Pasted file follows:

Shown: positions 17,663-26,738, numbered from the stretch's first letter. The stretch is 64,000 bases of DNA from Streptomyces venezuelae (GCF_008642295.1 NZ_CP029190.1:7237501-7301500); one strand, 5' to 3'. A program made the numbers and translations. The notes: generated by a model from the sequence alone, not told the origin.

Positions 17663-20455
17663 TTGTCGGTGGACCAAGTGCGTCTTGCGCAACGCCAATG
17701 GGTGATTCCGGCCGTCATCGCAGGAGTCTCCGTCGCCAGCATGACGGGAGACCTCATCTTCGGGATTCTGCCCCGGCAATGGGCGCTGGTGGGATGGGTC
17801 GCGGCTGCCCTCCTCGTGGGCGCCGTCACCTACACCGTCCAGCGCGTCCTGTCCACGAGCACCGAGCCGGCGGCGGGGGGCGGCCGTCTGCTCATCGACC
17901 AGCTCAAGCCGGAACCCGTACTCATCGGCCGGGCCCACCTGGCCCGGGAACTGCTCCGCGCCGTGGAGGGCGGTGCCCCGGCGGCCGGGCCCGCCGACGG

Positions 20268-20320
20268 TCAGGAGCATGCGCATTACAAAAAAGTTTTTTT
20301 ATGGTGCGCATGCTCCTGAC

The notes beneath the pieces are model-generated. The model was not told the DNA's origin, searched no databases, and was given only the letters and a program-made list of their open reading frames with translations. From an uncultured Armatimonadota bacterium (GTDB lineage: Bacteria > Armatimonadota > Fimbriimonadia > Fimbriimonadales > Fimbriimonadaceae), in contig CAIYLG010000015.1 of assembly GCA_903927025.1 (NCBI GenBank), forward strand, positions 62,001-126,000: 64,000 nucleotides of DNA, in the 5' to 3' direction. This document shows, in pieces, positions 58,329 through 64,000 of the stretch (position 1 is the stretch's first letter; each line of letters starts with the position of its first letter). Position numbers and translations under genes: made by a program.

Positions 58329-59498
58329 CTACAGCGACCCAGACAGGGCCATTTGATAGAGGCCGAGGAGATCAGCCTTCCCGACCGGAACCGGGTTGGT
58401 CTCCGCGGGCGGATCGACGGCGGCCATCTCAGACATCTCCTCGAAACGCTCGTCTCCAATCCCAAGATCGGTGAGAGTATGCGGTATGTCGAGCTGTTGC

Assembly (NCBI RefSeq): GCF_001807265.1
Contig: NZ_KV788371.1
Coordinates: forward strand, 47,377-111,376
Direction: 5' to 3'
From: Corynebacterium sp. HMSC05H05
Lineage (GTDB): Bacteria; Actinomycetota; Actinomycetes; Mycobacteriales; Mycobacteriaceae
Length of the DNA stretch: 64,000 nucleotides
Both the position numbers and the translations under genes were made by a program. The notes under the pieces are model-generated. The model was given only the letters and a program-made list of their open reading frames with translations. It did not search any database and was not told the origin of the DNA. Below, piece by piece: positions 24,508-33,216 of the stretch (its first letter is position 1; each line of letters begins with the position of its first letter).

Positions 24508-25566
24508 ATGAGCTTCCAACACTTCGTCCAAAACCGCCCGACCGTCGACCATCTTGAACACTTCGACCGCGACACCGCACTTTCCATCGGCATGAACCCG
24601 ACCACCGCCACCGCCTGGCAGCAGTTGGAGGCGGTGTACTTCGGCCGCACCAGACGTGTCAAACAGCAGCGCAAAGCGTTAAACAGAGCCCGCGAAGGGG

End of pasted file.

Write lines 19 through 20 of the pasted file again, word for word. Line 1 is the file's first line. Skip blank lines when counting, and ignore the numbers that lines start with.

Lineage (GTDB): Bacteria; Actinomycetota; Actinomycetes; Mycobacteriales; Mycobacteriaceae
Length of the DNA stretch: 64,000 nucleotides